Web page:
Tag Archives: budget

SAVINGS on Europe to USA to Australia on Apartments, Hotels, & Amtrak!–Part 3

The previous TRAVEL SAVINGS article discussed looking for promo codes, discount codes, and discount vouchers for everything from ferries to trains to airline flights. Today we’ll discuss MORE train travel, hotel, and apartment reservations.

Our preferred method of saving money whilst travelling is to get an apartment in any city that we will be in for more than 2 days. A 3 day minimum booking is pretty standard for most of the holiday apartment letting sites. But when you have your own full kitchen set-up, you can make and eat the meals you want for a fraction of the cost of eating out each day.

For our upcoming Paris and Brussels stays of 3 nights in each city, I looked at both AirBnB and Roomarama first. Each site has a wonderful variety of apartment styles and sizes. But in the end I went back to AirBnB where I have always had positive experiences in the past during a week in Amsterdam and a week-plus in Barcelona.

Things to check are what the EXTRA fees are on each listing. Some hosts are incredibly flexible and charge no additional fees other than the standard AirBnB booking fee of around £18-20. But other hosts charge security deposits of up to £500 for a 3 night stay AND a cleaning fee of up to £50. I’m a bit too frugal to embrace those costs, so my final list of possible selections all had no cleaning fees and little or no security deposit.

I never did find an apartment on either of the sites above for our Brussels stay and ended up booking an apartment for Brussels on the Booking.com website. We had a specific area that we wanted to stay in since we were coming into the same huge train station from Paris, and then several days later we’d be departing on the EuroStar from that station.

By the way, if you click on that link above for the Eurostar, you’ll see under the current DEALS FROM LONDON a fare of £69 per person for the London to Brussels route. That would have cost us £138 for the two of us — right? I booked with RailEurope instead of with the Eurostar site and paid a total of £80 for the two of us — a £58 savings!

If specific locations or neighbourhoods are important to you when booking an apartment or hotel, input that information into the search bar on the left side of the page at Booking.com and it will produce a list of options that are in or near that specific neighbourhood or site. I used this same website for our overnight hotels in Toronto and Vancouver and put the name of the international airport in each of those cities into the search field and found quite reasonably priced hotels for those one night stays. And in each of the 3 reservations that I made on Booking.com, I was able to save 20-30% off of the price on other booking sites by comparing the prices at the other sites and ALSO ticking on the hotels that were offering 24-48 hour discounts or a mark-down because it was one of the last 3-5 rooms. You have to really keep your eyes open for specials on all of these sites because they can really save you quite a lot when you are planning trips both large and small.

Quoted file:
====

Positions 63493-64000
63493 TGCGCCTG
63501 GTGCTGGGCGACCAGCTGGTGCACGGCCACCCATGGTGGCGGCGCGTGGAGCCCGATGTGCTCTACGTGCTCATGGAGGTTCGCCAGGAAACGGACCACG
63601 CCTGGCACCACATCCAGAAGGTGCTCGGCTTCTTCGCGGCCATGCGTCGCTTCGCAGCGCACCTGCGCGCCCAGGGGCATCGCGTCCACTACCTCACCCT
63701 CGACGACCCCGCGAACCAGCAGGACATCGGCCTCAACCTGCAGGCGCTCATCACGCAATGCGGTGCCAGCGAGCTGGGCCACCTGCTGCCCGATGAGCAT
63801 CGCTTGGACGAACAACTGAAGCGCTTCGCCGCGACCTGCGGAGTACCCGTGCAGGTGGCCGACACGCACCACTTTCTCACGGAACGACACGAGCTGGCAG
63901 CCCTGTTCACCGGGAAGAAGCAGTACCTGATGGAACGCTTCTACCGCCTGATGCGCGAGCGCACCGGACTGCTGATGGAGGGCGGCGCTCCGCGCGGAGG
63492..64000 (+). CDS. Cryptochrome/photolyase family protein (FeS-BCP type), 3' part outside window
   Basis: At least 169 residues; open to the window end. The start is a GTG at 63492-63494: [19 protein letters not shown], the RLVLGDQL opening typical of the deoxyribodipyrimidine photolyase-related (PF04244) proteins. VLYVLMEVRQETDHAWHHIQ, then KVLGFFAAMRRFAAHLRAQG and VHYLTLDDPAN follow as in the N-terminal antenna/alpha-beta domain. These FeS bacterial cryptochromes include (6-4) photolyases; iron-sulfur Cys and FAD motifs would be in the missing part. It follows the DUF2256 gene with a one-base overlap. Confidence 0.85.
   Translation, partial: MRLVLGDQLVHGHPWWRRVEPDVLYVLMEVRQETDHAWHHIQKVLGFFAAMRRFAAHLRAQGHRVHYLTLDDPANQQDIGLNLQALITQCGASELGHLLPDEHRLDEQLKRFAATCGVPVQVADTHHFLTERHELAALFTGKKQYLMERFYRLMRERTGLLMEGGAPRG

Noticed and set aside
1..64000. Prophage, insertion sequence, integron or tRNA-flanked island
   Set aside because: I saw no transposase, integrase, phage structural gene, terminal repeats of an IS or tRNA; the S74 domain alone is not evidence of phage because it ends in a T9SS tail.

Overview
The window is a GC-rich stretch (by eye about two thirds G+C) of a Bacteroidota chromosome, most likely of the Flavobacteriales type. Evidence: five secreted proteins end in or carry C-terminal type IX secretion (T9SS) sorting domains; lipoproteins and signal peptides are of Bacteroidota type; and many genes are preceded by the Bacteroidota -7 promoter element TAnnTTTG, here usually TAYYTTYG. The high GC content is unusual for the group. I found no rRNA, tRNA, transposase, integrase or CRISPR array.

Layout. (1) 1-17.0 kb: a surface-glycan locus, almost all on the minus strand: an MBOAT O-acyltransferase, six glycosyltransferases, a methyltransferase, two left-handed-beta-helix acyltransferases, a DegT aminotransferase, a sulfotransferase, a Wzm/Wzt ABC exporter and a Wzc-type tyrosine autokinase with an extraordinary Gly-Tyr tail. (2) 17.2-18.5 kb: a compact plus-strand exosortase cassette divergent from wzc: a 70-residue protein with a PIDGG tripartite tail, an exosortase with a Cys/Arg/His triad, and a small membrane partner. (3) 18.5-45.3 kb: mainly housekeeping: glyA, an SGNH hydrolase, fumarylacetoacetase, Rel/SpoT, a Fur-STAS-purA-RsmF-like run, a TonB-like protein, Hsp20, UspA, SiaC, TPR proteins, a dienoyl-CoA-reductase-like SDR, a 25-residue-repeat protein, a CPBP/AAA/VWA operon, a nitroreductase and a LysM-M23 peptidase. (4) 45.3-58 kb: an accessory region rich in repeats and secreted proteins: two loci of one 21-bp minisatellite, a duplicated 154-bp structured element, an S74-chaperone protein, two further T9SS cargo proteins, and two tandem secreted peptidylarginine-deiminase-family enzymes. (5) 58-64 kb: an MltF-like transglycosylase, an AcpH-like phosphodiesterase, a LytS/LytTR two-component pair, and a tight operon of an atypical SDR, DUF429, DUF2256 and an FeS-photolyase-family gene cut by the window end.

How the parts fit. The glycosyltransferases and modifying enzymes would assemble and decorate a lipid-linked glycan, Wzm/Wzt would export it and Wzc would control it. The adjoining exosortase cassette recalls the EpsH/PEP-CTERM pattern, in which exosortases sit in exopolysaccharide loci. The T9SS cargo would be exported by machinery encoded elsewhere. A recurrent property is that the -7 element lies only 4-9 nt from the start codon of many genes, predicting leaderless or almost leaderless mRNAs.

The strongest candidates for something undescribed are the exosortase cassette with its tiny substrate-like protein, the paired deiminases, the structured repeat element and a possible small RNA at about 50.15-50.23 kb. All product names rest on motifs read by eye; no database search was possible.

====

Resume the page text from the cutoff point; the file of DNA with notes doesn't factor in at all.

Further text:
The final element of our upcoming trip was how to get across the continental United States without flying. I found ONE Delta flight from Cincinnati to Seattle with no layovers or plane changes, but I ruled it out immediately when I saw what the baggage sizes and limitations were. Our carry-on bags are the international flight size, not the domestic flight size! Also we carry SO MUCH tech gear and have even more items than we did when we left Australia 2-1/2 years ago — 2 15″ MacBook Pro laptops, 4 passport drives, cables and connectors, 3 Nikon DSLR cameras, 8 lenses, and a small Lumix camera. We carry all of that in our carry-on luggage along with a change of underwear and, if we are lucky, some pajamas and an extra pair of jeans. I use rolled-up t-shirts and socks, and a thin cashmere cardigan to cushion the cameras and lenses.